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Germany considers 50 million euro fines for social media companies that fail to remove hate speech

according to The German Justice Ministry has introduced a draft law that would impose fines of up to €50 million ($53.2 million) on social media companies that fail to quickly remove hate speech and other illegal content from their platforms.
According to the Associated Press, the fines would be imposed whenever Facebook or other web companies do not swiftly remove online threats, hate speech, or slanderous fake news.
In a statement, a Facebook spokesperson said: “We have clear rules against hate speech and work hard to keep it off our platform.
The ministry is also calling on social media companies to name one person responsible for handling complaints.
In 2015, Facebook, Google, and Twitter agreed to review and remove reported hate speech in Germany within 24 hours, and Maas has suggested that Facebook should be treated as a media company under German law.

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Germany proposes hefty hate speech fines for social media companies


A proposed hate speech law in Germany could lead to millions of dollars in fines for social media sites like Facebook and Twitter.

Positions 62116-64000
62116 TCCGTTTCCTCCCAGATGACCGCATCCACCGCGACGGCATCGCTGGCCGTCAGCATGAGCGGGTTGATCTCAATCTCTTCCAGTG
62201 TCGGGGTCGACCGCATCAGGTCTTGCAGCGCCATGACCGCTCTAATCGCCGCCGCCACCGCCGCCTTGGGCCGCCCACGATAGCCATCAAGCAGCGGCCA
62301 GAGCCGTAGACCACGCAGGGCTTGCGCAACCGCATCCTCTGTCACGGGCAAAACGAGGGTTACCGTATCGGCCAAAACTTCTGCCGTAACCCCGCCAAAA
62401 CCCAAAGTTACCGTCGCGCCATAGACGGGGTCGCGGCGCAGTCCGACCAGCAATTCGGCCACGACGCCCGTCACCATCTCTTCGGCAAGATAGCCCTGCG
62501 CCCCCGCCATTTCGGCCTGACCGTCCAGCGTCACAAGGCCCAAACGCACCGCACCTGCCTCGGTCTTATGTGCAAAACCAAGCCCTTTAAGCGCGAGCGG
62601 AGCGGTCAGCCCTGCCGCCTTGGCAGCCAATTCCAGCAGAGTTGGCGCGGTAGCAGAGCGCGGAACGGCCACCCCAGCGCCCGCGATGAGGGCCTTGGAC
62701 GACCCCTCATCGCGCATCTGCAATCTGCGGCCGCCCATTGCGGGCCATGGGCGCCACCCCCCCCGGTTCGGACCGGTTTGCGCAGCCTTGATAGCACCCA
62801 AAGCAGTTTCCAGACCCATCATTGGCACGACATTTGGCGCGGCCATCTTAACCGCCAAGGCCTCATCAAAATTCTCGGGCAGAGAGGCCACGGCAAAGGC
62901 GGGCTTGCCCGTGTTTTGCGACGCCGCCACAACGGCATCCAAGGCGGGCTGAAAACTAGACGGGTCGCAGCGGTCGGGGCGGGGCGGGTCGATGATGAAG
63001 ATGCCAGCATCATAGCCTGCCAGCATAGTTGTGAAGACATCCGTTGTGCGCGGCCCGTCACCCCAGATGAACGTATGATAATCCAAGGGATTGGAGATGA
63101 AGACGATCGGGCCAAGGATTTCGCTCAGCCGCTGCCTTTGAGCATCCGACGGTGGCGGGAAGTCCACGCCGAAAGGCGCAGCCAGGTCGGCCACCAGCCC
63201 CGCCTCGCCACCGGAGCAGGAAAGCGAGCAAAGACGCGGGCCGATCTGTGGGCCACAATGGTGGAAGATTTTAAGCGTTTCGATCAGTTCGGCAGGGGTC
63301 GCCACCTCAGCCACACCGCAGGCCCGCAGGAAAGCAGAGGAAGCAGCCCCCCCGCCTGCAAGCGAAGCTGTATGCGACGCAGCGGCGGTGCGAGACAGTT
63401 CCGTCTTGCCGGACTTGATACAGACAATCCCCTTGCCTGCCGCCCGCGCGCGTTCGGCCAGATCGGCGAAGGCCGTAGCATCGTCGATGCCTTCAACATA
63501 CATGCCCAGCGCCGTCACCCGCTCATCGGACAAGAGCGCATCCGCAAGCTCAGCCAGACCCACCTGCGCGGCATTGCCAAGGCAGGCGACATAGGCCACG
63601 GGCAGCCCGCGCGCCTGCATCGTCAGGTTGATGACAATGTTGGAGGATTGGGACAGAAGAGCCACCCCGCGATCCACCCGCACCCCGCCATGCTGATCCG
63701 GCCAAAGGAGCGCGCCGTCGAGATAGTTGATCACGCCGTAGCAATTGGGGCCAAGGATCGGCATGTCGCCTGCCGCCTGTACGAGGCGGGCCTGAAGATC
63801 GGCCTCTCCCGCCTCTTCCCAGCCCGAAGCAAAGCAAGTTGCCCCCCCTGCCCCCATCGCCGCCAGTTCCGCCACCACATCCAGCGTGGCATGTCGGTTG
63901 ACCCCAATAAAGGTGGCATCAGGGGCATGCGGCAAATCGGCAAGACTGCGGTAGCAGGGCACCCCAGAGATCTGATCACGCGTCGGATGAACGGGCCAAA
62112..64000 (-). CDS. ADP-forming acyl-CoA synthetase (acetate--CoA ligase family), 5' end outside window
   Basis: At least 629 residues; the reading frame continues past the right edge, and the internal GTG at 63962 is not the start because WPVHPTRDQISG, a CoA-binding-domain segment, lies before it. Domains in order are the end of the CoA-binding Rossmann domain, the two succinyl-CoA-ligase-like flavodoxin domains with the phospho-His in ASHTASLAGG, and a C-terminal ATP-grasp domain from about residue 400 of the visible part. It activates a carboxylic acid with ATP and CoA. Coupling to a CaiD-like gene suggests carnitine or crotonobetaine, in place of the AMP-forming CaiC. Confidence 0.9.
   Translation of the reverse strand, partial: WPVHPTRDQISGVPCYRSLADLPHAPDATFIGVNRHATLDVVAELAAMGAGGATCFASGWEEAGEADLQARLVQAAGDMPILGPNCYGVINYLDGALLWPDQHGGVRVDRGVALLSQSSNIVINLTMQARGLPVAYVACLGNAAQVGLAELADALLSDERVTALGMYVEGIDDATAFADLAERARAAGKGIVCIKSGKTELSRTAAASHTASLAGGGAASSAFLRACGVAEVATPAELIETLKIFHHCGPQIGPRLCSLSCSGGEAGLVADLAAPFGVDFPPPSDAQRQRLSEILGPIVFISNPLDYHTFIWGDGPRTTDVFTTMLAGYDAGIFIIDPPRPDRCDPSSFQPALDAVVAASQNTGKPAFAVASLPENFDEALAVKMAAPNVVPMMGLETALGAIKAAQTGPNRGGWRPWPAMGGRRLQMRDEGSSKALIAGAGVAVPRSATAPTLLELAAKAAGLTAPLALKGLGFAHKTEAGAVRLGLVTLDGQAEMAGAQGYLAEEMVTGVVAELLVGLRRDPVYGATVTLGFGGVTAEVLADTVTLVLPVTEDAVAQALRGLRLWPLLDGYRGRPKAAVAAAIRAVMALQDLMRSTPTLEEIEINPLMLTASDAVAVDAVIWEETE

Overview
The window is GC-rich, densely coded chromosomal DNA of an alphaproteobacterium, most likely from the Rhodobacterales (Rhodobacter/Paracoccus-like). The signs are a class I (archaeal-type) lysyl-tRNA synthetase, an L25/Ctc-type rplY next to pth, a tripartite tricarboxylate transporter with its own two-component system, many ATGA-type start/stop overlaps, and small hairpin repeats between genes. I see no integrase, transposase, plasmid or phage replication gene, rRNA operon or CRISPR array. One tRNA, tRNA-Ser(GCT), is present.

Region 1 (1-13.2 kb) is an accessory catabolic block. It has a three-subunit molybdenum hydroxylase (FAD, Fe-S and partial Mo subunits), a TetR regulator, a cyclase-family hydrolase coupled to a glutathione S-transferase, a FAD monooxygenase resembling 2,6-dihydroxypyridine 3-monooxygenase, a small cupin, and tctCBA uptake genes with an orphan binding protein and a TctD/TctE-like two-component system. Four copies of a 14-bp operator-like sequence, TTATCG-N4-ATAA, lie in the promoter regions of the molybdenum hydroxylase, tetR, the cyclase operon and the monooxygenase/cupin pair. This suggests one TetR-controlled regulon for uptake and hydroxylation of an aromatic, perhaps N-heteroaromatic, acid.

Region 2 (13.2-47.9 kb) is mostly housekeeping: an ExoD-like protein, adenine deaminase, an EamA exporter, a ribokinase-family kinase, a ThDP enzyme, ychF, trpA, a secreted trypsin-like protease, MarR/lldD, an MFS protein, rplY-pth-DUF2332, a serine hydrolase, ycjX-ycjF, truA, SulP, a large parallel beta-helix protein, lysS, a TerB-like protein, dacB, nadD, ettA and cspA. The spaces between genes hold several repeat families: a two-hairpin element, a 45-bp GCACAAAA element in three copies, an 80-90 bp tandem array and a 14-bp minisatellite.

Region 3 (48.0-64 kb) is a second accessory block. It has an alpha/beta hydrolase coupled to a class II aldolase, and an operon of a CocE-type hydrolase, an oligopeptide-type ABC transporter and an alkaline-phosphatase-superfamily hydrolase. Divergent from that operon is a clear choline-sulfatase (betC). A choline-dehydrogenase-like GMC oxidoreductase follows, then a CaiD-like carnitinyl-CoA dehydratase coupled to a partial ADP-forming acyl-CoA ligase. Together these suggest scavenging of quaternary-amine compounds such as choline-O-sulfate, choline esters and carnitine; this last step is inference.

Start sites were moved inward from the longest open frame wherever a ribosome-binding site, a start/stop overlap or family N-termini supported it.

According to The New York Times, German Justice Minister Heiko Maas announced a proposal that would impose hefty fines on platforms that are not aggressively policing users’ hate speech.
“We have clear rules against hate speech and work hard to keep it off our platform,” a Facebook spokesperson said in a statement.
A study published on Tuesday found that Facebook and Twitter are falling short of Germany’s benchmark that companies should remove 70 percent of hate speech within 24 hours of discovering the content.
By the end of the year over 700 people will be working on content review for Facebook in Berlin.

German official wants $53 million fines for social media hate posts

referring to Germany’s justice minister is proposing fines of up to 50 million euros ($53 million) for social networking sites that fail to swiftly remove illegal content, such as hate speech or defamatory “fake news.”

But he noted that fake news could constitute illegal content “if it constitutes slander, defamation or libel.”
Justice Minister Heiko Maas, a member of the center-left Social Democratic Party, said social media companies had already taken voluntary steps to crack down on hate crimes that have resulted in improvements.
However, the company noted a number of measures taken in recent months that it said are designed to prevent abuse and allow users to filter unwanted content.
The proposal would require companies to provide a round-the-clock service for users to flag illegal content, which would have to be removed by the site within seven days.
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